The others headed for Chapel Hill: Zach Powers, Upper Arlington (Ohio); Kelly, Calvert Hall (Md.); and Mathei, Gilman School (Md.).

Young Froc

Jake Froccaro, younger brother of Princeton midfielder and second-leading scorer Jeff, made a case for MVP, even in the losing effort. Froccaro (Princeton) scored two goals, won 12-of-16 faceoffs and picked up eight ground balls.

"Jake's a warrior. He battled hard," said North coach Jesse Hubbard, the three-time All-American at Princeton and three-time MLL scoring leader.

Garden City's Devin Dwyer (Harvard) and Salisbury School's Mikey Morris (Johns Hopkins) were the other North scorers with more than one goal.

Hop To It

Morris, Brown and Black scored two goals each, giving Johns Hopkins recruits six of the game's 23 goals.

Morris clanked the pipe on a couple early scoring chances, though he showed a knack for the highlight-reel play. His goals came on a time-and-room laser, and a quick-stick inside finish.

Brown scored the first goal of the game, falling over while shooting low-to-high, and tacked on another at the start of the second quarter by converting a close-range shot on the doorstep.

Both of Black's goals came in the second quarter, as he connected on a righty sniper coming across the middle, then bowled over his defender running down the lefty alley before hitting the bounce-shot.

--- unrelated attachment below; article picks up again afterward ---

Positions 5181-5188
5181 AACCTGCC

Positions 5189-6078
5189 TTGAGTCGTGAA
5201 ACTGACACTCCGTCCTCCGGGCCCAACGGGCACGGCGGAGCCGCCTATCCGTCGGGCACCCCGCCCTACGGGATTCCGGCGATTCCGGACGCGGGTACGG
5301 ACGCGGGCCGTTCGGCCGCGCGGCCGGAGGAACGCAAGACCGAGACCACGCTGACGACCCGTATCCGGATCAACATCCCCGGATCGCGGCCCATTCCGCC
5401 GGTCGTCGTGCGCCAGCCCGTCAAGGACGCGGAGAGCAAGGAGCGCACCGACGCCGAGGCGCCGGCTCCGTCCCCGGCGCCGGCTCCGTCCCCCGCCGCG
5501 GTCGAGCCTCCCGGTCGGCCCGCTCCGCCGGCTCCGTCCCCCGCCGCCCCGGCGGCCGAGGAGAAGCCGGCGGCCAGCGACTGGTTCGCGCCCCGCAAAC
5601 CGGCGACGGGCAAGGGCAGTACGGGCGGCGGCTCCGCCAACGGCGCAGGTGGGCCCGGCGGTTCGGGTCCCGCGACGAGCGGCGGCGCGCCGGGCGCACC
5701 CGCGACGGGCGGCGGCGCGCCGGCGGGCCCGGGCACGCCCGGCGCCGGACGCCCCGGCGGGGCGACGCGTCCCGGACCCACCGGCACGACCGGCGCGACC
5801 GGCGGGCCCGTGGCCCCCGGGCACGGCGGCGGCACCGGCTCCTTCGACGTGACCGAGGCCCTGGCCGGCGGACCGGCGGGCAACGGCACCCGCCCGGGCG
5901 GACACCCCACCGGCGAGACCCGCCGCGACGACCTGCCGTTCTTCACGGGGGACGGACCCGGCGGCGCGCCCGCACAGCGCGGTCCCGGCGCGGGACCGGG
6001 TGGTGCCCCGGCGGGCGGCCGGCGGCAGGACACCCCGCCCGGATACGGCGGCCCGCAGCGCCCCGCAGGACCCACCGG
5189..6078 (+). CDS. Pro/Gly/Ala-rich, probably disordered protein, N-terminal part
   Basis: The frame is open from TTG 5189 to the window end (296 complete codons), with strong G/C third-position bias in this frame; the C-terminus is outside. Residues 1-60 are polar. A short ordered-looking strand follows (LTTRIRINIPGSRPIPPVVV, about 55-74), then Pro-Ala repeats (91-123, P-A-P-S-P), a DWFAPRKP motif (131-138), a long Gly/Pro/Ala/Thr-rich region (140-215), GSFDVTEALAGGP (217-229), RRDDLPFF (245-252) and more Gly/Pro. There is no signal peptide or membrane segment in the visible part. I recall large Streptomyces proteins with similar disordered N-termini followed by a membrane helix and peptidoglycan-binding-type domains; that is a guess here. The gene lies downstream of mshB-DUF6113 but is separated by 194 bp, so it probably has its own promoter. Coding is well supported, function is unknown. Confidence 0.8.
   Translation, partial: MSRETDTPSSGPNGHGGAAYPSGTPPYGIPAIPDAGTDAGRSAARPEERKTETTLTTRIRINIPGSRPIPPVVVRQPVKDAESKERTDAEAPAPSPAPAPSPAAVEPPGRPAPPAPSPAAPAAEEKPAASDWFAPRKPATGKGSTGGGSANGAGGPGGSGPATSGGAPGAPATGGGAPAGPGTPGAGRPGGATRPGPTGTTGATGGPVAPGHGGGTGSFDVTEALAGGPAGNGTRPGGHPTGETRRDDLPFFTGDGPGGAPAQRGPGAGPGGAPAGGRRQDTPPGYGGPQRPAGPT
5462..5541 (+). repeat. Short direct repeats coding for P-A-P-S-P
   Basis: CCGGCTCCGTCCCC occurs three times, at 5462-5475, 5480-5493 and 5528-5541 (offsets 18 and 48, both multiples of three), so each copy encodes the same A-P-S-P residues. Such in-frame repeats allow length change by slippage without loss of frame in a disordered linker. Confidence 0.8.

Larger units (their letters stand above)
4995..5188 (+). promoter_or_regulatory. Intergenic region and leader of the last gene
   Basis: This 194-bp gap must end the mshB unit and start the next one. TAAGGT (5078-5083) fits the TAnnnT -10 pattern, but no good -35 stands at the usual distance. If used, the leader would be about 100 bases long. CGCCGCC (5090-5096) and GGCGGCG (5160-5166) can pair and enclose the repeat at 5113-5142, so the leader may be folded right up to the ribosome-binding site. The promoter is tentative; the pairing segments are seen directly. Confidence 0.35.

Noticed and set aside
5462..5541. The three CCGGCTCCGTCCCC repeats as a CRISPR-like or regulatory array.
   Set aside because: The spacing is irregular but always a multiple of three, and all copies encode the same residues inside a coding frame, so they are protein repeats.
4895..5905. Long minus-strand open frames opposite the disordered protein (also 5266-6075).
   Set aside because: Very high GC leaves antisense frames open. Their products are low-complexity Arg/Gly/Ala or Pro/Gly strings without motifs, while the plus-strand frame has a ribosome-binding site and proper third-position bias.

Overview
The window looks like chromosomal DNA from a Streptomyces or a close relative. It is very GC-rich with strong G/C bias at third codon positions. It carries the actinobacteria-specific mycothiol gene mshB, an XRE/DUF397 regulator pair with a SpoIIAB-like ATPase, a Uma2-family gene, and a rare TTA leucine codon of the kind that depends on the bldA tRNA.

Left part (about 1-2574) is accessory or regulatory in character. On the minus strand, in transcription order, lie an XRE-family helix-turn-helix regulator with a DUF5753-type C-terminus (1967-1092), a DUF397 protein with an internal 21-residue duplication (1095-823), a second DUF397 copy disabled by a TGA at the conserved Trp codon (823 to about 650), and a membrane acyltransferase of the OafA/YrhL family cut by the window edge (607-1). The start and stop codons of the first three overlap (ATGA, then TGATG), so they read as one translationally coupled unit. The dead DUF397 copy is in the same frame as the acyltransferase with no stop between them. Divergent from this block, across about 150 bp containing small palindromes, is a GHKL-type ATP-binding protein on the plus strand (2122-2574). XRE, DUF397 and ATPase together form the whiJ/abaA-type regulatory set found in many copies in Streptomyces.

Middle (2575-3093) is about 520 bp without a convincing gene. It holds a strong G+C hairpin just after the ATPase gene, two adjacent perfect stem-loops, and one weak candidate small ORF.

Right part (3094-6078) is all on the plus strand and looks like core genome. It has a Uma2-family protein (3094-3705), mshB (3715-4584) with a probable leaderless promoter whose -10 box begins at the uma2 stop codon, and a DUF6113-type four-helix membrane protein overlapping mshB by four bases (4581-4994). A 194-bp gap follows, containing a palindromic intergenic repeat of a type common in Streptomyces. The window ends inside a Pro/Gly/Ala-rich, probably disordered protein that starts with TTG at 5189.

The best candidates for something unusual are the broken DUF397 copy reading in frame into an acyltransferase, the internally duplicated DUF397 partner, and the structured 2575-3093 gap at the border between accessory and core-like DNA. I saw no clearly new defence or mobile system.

Psyched To See It

The sight of future Hopkins fixtures showing off their potential must have pleased Blue Jays coach Dave Pietramala, who was seen talking with several players on the field after the game.

Other coaches identified in attendance: Denver's Bill Tierney, Hofstra's Seth Tierney, Penn State's Jeff Tambroni and Michigan's John Paul, who landed his first UA All-America recruit in La Costa Canyon (Calif.)'s Brendan Gaughan.

True to Your School

Conestoga (Pa.) and Calvert Hall (Md.) each had four players selected for the South roster — one shy of tying the event record for an individual program.

Black, Brown, Kelly and defenseman Evan Connell represented the Cardinals, which lost 11-10 in late March head-to-head to national No. 7 Conestoga, the PIAA champs. The Pioneers present on Saturday included: Bradlee Lord (Maryland, Connor Frisina (Delaware), Jamie Ikeda (Duke) and Miles Thomas (Drexel).

Lord, dodging from behind, gave the South an early 3-1 lead on an impossible-angle lefty shot over the shoulder of Dan Marino (Garden City/Virginia).

On the other end, Thomas was seemingly in the middle of every play. He picked up a team-high seven ground balls and tied the game-high with three caused turnovers, while getting out in transition.